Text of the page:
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    How Wage Growth in 2024 Could Boost the Creditworthiness of Poles

    In an analysis published on Thursday, Bartosz Turek, the chief analyst at HRE Investment Trust, suggests that the anticipated wage growth in 2024 may enhance the creditworthiness of the Polish population by several to a dozen percent.

    Turek asserts that rapidly increasing salaries and declining interest rates in the coming year will contribute to the rise in the credit capacity of Poles. Referring to the latest inflation projection prepared by NBP analysts, he notes that wages in Poland are expected to be on average 9.3% higher in 2024 than in 2023. Even after deducting expected inflation, this translates to a real wage increase of approximately 4.5%. Turek highlights that this would be the best outcome since 2019, and he anticipates that it will lead to an increase in the credit capacity of Poles by several to a dozen percent.

    He also suggests that loans might become more affordable. “Futures contract prices suggest that the Monetary Policy Council (Rada Polityki Pieniężnej) may return to the path of interest rate cuts around spring. Additionally, after the Federal Reserve’s December decision, there is hope that the world’s most important economy, the USA, will also shift towards easing monetary policy in 2024,” writes the expert.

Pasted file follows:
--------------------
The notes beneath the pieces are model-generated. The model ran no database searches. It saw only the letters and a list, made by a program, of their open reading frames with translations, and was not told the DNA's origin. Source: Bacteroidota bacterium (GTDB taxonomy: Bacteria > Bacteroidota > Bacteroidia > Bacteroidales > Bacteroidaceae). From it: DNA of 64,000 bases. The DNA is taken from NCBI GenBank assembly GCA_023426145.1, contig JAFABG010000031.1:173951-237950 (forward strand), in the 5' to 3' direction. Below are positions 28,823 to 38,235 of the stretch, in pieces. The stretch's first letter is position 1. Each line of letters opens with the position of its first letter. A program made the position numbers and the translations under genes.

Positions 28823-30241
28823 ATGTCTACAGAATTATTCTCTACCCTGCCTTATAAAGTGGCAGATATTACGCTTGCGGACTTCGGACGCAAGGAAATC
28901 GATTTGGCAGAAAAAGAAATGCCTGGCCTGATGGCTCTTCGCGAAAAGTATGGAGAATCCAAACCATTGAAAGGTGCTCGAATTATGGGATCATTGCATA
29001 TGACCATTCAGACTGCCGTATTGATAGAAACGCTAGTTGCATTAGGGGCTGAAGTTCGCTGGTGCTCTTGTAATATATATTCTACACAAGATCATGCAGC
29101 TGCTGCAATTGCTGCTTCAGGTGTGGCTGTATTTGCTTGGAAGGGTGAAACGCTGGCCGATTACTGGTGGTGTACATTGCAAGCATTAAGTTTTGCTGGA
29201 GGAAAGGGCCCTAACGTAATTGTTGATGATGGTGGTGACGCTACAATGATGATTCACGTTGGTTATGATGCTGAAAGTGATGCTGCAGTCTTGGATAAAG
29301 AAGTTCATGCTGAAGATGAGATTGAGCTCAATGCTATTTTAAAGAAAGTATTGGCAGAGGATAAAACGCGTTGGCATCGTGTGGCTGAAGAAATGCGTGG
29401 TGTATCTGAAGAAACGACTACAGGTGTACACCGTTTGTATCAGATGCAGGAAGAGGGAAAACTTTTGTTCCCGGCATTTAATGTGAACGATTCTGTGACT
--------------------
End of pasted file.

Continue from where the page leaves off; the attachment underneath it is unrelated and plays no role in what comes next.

According to Turek, as of December 14, futures prices even indicate that by the end of 2024, the basic interest rate may be around 4% in Poland (currently at 5.75%). “If this were to happen, loan installments would significantly decrease, allowing for an increase in credit capacity by 10 to 20 percent,” he points out. However, he does not rule out the possibility that banks, amid falling interest rates, may raise loan margins, meaning that the growth in credit capacity could be lower.

    Citing an analysis by HREIT, Turek reminds that a three-person family with an income at the level of two average national salaries can borrow an average of PLN 638,000 for the purchase of a flat.

    He also notes that the new government signals its intention to maintain the continuity of the “Safe Credit 2%” program. He adds that this program has enabled thousands of Poles to buy a home. “These are often individuals who, without support from the state budget, could not afford their own ‘four corners’,” he points out.

    According to Turek, the sharp increase in demand for housing has compelled developers to start more new projects, which is already limiting pressure on the rise in housing prices.

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